1. Patricia Kolstad says:


    My quest will start soon. I have found some of my family this Thanksgiving, which was so overwhelming for me. I will have more time soon, and I have promised my children that I would dig deep into our roots. My grandmother on my mother’s side was a Crockett, and believed to have been an ancestor of Davy Crockett. What a treasure chest that would be!

    Thank you for your encouragement. I’m on the hunt!


    • Anne says:

      I hope you heard the song I linked to this. If you are related to Davy Crockett, the song could’ve been sparked from that “Home Place”.
      I hope you do follow your roots as much as you can. I will bet there are some interesting tales in your family tree just waiting for you to discover them. And you are just the one to write about them!
      Hugs and happy hunting!

  2. Shayna Mallik says:

    Annie this blog is inspirational! Definitely makes me think about stories my family has told me, and now I will definitely write them down and keep a book of them. I want to be able to share my families history with my kids one day and not have to hope I can remember all the details. Thank you for being so truthful in your blogs, they are a joy to read and respond to.

    Thank you again Annie


    • Anne Collins says:

      Thank you. It is nice to know I can inspire young people like you. You are definitely a thinker and I have no doubt you will write some important things down. We all have them. Even I do, although the true personal memories are limited since I was quite young.

  3. Lori says:


    I met with a family a few months ago and the wife is very into genealogy. She encouraged me each time we spoke or emailed to get onto Ancestry.com. She even gave me her password so I would not have to pay the monthly fee. She said it would be wonderful for my grandmother if I was able to bring information to her when I would visit.
    Sadly, I did not move forward on this as quickly as I should have. Now my grandma is in a state that she would not remember anything that I discussed with her.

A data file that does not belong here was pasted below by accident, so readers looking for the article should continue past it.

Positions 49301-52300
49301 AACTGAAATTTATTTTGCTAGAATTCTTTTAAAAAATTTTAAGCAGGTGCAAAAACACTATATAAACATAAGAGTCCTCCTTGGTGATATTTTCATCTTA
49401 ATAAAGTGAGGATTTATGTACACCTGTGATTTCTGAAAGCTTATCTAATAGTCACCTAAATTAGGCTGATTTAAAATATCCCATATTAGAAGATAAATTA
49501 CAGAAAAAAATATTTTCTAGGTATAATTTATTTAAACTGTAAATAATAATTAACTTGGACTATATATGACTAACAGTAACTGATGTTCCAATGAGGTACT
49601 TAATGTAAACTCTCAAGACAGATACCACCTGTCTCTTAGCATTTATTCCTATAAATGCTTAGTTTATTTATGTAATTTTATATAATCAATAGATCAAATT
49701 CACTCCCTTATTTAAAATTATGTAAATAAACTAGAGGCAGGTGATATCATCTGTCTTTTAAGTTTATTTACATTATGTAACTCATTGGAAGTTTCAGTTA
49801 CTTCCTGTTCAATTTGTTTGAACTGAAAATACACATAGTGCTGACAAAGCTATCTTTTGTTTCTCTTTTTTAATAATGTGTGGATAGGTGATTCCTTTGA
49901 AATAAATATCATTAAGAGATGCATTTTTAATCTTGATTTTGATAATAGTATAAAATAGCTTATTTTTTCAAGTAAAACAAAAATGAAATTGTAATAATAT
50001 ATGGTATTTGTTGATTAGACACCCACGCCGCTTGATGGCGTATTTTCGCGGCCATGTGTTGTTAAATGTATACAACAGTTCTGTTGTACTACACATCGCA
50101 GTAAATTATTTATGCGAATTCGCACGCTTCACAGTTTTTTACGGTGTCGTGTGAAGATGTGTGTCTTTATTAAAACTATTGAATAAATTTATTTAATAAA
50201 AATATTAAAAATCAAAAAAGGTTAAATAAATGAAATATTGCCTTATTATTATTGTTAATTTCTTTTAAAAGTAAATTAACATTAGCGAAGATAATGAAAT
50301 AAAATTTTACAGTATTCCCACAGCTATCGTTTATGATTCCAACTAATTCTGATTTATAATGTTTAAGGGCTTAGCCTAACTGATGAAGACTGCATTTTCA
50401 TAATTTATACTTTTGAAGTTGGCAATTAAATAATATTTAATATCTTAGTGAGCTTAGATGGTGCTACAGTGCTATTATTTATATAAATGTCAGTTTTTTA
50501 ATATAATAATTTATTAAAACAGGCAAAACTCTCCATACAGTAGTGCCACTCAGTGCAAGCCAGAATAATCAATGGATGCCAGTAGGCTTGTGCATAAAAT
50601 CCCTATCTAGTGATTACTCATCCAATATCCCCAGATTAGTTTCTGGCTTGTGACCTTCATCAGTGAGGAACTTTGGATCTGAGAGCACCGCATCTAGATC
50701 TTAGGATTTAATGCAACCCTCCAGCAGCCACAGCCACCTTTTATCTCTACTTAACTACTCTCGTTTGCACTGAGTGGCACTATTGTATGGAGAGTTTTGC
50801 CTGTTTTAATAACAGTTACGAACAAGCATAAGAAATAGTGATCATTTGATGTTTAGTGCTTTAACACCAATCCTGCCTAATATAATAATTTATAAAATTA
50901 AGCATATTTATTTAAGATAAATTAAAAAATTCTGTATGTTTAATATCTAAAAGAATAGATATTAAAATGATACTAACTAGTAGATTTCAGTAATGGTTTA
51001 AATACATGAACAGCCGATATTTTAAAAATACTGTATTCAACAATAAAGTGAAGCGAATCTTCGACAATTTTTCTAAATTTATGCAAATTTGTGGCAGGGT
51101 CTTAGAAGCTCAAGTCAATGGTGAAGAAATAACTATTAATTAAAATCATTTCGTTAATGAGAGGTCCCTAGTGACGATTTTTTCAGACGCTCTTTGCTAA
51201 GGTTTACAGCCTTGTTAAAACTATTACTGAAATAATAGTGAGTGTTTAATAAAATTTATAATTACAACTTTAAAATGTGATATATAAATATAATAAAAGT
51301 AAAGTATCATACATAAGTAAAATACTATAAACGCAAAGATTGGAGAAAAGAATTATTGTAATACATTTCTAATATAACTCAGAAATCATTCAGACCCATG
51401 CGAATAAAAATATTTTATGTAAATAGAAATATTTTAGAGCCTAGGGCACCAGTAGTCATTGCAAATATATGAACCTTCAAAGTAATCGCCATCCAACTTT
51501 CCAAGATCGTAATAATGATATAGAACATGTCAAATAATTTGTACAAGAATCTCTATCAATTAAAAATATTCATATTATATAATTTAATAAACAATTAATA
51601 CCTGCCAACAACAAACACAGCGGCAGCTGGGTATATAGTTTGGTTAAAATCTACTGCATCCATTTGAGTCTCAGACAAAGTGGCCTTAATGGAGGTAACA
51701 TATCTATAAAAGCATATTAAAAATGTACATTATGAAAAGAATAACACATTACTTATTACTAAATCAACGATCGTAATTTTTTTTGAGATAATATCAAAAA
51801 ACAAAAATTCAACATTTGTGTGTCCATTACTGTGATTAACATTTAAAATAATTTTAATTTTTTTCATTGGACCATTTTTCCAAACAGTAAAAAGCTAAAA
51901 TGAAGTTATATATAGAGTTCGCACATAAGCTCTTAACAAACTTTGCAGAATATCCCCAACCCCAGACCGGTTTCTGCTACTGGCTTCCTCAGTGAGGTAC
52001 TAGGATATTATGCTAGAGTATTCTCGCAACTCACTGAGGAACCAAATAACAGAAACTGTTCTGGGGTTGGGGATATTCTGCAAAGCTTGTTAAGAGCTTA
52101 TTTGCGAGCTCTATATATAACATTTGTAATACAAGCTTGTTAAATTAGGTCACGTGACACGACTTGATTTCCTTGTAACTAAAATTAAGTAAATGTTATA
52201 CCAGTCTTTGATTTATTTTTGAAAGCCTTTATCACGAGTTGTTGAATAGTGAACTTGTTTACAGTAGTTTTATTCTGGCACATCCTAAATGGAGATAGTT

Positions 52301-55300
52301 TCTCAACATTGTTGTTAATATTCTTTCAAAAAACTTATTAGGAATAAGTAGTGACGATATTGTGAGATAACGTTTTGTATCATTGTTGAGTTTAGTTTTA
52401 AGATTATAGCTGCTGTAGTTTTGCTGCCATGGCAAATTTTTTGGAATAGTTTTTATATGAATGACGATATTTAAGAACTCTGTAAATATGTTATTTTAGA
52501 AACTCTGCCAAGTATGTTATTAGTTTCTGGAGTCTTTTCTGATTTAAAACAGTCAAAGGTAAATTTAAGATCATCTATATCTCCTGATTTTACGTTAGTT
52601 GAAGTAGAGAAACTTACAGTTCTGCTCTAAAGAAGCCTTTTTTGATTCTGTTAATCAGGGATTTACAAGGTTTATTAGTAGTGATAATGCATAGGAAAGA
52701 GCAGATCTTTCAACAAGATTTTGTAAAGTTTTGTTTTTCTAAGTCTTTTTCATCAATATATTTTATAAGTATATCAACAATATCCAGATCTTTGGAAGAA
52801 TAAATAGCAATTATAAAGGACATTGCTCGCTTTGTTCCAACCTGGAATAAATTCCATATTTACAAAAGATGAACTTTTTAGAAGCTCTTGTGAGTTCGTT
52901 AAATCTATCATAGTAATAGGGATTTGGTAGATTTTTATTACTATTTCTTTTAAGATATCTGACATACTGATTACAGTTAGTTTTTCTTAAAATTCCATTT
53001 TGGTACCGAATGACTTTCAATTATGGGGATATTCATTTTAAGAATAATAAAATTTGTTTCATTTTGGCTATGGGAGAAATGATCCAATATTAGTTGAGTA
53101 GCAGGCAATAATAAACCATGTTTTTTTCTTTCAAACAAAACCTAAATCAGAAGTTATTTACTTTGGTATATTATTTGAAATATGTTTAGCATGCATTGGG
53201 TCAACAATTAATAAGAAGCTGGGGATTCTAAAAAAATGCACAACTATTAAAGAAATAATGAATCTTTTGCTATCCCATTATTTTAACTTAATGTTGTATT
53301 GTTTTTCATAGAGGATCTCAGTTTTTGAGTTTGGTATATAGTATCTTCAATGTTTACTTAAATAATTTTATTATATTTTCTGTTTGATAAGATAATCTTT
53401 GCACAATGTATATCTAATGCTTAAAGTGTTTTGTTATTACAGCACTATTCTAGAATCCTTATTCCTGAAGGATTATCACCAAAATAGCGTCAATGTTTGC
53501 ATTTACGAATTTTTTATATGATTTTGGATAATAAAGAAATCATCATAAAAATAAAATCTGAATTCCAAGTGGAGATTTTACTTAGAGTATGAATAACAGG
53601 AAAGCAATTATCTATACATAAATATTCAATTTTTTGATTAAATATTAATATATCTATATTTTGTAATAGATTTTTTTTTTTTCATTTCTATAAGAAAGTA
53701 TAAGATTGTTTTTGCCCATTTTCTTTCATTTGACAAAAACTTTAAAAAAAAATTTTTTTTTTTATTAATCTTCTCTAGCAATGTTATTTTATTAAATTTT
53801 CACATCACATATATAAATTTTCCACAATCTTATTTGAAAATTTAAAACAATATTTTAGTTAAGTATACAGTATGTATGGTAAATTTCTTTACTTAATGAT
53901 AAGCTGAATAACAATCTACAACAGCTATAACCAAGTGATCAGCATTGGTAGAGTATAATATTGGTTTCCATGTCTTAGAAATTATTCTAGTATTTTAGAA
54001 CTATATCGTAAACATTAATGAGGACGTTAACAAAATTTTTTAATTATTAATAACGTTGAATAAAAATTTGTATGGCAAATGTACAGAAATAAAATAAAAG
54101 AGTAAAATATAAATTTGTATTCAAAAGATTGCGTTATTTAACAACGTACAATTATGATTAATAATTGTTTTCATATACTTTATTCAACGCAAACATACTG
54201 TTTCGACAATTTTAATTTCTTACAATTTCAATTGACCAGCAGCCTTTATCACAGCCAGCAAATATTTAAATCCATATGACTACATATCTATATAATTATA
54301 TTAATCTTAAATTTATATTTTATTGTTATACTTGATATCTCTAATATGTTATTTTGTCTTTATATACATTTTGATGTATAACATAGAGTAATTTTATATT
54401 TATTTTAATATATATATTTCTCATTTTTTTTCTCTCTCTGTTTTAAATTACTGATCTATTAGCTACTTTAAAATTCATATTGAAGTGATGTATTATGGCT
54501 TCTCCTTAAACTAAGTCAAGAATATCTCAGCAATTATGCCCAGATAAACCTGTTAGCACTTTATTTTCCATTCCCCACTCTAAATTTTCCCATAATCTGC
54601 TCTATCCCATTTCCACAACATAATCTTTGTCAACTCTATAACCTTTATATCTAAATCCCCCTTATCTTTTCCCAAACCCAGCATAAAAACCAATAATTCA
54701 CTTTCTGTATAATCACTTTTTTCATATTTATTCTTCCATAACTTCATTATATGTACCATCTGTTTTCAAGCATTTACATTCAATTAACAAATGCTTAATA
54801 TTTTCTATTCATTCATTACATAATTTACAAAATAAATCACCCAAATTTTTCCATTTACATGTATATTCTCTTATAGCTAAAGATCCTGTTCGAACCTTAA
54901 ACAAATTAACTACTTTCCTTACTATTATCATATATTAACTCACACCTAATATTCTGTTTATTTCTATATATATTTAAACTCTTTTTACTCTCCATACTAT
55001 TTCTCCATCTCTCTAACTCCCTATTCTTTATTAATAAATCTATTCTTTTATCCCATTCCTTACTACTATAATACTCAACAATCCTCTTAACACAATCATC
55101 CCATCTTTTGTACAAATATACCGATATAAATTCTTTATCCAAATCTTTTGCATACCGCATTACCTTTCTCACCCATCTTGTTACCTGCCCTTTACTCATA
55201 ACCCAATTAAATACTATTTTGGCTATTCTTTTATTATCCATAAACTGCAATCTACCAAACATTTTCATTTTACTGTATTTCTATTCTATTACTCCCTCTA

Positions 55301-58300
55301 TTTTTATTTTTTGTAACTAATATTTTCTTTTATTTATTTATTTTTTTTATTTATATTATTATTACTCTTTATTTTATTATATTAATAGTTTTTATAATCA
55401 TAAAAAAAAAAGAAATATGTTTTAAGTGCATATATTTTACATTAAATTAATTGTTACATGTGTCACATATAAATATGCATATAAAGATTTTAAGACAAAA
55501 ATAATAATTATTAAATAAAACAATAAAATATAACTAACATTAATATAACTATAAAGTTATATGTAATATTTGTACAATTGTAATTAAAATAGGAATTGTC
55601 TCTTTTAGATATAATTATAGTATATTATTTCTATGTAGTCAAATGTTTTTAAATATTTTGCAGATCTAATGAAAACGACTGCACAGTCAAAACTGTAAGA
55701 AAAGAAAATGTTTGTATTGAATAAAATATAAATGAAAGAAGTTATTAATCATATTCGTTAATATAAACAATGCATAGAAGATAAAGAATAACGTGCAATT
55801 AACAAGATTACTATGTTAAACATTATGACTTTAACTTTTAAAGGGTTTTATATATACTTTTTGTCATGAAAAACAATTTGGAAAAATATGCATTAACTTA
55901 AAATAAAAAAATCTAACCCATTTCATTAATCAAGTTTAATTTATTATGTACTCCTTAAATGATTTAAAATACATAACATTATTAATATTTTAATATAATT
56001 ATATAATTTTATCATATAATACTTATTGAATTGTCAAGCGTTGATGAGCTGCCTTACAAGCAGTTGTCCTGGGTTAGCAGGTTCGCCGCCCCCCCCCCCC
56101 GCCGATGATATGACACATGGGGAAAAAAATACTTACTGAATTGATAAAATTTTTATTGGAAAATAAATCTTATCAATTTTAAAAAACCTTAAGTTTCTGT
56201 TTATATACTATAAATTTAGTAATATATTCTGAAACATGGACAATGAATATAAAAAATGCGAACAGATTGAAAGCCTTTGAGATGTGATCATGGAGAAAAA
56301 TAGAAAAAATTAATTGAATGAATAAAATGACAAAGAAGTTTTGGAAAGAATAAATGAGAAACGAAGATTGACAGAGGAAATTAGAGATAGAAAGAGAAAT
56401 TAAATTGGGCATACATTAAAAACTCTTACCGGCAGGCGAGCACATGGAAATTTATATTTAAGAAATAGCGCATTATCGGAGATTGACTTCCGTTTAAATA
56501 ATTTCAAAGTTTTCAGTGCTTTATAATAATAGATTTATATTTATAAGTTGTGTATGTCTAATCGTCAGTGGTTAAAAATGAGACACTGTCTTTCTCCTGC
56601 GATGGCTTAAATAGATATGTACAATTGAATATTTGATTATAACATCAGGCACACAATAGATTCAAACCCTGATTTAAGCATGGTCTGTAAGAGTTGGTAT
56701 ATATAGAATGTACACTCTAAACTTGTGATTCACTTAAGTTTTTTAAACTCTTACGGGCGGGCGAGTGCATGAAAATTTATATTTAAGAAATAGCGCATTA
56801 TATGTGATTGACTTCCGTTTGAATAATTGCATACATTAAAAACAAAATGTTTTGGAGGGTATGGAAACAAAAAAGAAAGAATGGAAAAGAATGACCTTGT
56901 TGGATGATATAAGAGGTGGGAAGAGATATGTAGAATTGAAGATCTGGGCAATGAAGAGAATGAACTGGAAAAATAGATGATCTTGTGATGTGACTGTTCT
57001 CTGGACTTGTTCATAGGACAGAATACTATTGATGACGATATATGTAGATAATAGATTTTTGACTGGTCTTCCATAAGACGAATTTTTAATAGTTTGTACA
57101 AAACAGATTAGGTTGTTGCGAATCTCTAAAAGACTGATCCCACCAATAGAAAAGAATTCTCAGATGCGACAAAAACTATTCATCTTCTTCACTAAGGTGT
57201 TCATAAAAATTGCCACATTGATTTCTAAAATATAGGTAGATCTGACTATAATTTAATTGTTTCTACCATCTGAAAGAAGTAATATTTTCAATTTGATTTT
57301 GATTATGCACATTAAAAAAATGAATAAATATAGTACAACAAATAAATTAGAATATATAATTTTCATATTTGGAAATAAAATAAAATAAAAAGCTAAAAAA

I think it is so important, especially for large families, to know their history.
    This is a beautiful post and I thank you for sharing it.

    Love you,

    • Anne Collins says:

      You do already have stories and information from your grandmother in your head and your heart. Some time when your days off are not spoken for, start writing and see what you come up with. It may not be chronological or even logical but you will get thoughts down before they slip away.
      There is still much you can do. Others in your family will have information on both sides of your heritage that you don’t yet have that can inspire you to go a little further.
      I wish you well with the next phase.

  4. Anne,
    I love the inspiration of this post and the stories you inspire us to catch. I’m fortunate to have families that value this as well. My mom just recently started asking her mom questions and typing out her responses so that she can send the transcripts to her sisters and my cousins.
    On the other side of my family my aunt has done studies on our family’s genealogy and traced the Turners all the way back to England and a castle in Exeter (http://www.powderham.co.uk/). I love knowing my roots, it’s even interesting to me just how connected I felt to England when I was there – almost like I belonged to it – but perhaps that’s my wishful thinking!
    Anyway, I’m inspired by your post to keep track of stories my own parents are saying and make sure that I record and keep these stories for the days to come.

    Thank you so much for the ideas!!

    • Anne Collins says:

      Wow! Roots back to England. Good for you Molly. You still have grandma Turner, too, right? Someone needs to get more from her while she can still tell it all.
      We all have a precious past to record. Just think of the marvelous rich tapestry it would all create if each family did this. With the internet and other tools, it would be much easier to record and save it.
      Thank you!

  5. kari Leslie says:

    My mom and I have talked about this quite a few times over the last couple of years. I so wish that I had a recording of my Great Grandfather’s voice. He was such an amazing man, and genuinely cared about me and my success in this life. I wish I would’ve taken the time to write down more of the amazing stories of my Nana and her life growing up on a farm in Arkansas. I don’t want my kids to loose those roots. So, Momma and I will work on this together. Something to look forward to as she retires and has time to investigate more.
    Bravo Annie, your words are so powerful!!

    • Anne Collins says:

      Having lost my own parents when I was just a child, then grandparents before I was born except one and many others when I was too young to know or realize the depth of the loss of information, I truly see the great need to collect and record what we can.
      I hope you guys get a lot of it down. I wish I had a recording of Uncle Fred praying “Great God Almighty!” I can hear that one yet in my head.

Leave a Reply

Your email address will not be published. Required fields are marked *